Home » OPK and Head Start

OPK and Head Start

Oregon Head Start Pre-Kindergarten

Oregon Head Start Pre-Kindergarten (OPK) is a comprehensive high quality early childhood development program offering integrated services in:

  • Education and Early Childhood Development
  • Child Health and Nutrition
  • Parent Education and Family Support

OPK programs receive funding from the Federal Office of Head Start, the Oregon Department of Education, or both. All OPK programs follow the same guidelines for providing services.

Who can participate in OPK?
OPK programs serve children between the ages of three and five from families living at or below the federal poverty level. Some programs also provide Early Head Start services for pregnant women and children birth to three. Children in foster care and children who are homeless are also automatically eligible. At least 10% of the enrollment slots in OPK programs are reserved for children with disabilities. OPK services are free for qualifying children.

How can I find out about OPK services in my area?
Currently, there are 28 OPK programs, serving children in every county in the state. You can find an alphabetical listing of all OPK programs, along with contact information in the OPK Directory.

Federal Head Start

Head Start is a federal program that promotes school readiness of children ages birth to five from low-income families by enhancing their cognitive, social, and emotional development.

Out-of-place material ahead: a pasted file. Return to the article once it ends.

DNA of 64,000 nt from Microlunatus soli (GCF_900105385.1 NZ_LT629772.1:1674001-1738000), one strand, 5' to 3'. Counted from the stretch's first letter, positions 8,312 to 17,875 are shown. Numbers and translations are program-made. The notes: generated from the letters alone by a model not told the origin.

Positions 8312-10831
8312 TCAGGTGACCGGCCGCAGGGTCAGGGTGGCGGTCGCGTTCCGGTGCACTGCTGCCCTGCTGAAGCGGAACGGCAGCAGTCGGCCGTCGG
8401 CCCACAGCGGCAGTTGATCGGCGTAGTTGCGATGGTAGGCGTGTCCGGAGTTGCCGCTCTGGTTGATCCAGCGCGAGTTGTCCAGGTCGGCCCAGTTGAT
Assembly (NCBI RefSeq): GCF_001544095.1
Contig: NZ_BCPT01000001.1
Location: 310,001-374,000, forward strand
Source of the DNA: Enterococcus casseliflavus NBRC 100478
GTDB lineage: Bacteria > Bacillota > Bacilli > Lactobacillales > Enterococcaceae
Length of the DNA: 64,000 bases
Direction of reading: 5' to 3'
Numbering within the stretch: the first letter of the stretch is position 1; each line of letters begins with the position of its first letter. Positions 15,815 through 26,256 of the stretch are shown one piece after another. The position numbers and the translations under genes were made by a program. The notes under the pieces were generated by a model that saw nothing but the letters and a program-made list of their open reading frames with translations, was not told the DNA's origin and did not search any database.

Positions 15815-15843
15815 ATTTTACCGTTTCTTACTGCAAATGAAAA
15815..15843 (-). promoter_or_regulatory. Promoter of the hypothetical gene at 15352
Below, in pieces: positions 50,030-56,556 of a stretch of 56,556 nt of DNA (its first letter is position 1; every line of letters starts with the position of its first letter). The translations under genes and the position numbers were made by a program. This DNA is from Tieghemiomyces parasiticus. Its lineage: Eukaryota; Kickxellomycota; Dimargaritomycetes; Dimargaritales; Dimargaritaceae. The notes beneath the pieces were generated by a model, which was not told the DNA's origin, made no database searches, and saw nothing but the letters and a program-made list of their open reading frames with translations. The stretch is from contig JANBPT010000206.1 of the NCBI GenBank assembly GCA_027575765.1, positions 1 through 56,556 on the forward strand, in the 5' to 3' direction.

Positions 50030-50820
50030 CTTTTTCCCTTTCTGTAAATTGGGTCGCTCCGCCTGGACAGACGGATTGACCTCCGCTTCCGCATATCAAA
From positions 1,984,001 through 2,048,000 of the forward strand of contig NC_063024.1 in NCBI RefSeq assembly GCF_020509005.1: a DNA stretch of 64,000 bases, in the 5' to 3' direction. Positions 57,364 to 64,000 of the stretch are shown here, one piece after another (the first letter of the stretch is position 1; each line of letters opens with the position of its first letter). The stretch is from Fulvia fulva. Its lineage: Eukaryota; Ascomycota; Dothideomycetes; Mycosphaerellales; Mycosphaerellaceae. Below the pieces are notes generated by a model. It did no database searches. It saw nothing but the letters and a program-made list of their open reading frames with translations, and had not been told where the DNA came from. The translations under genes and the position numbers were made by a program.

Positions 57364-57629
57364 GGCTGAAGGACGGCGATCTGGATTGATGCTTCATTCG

The program provide comprehensive services to enrolled children and their families, which include health, nutrition, social, and other services determined to be necessary by family needs assessments, in addition to education and cognitive development services.

In the classroom, they program provides a learning environment that supports children’s growth in:

  • language and literacy;
  • cognition and general knowledge;
  • physical development and health;
  • social and emotional development; and
  • approaches to learning.

The program emphasizes the role of parents as their child’s first and most important teacher and builds relationships with families to support:

  • family well-being and positive parent-child relationships;
  • families as learners and lifelong educators;
  • family engagement in transitions;
  • family connections to peers and community; and
  • families as advocates and leaders.

Head Start services are designed to be responsive to each child and family’s ethnic, cultural, and linguistic heritage.

Check out federal Head Start’s latest school readiness resources.

Visit the Head Start website for more information.

%d bloggers like this: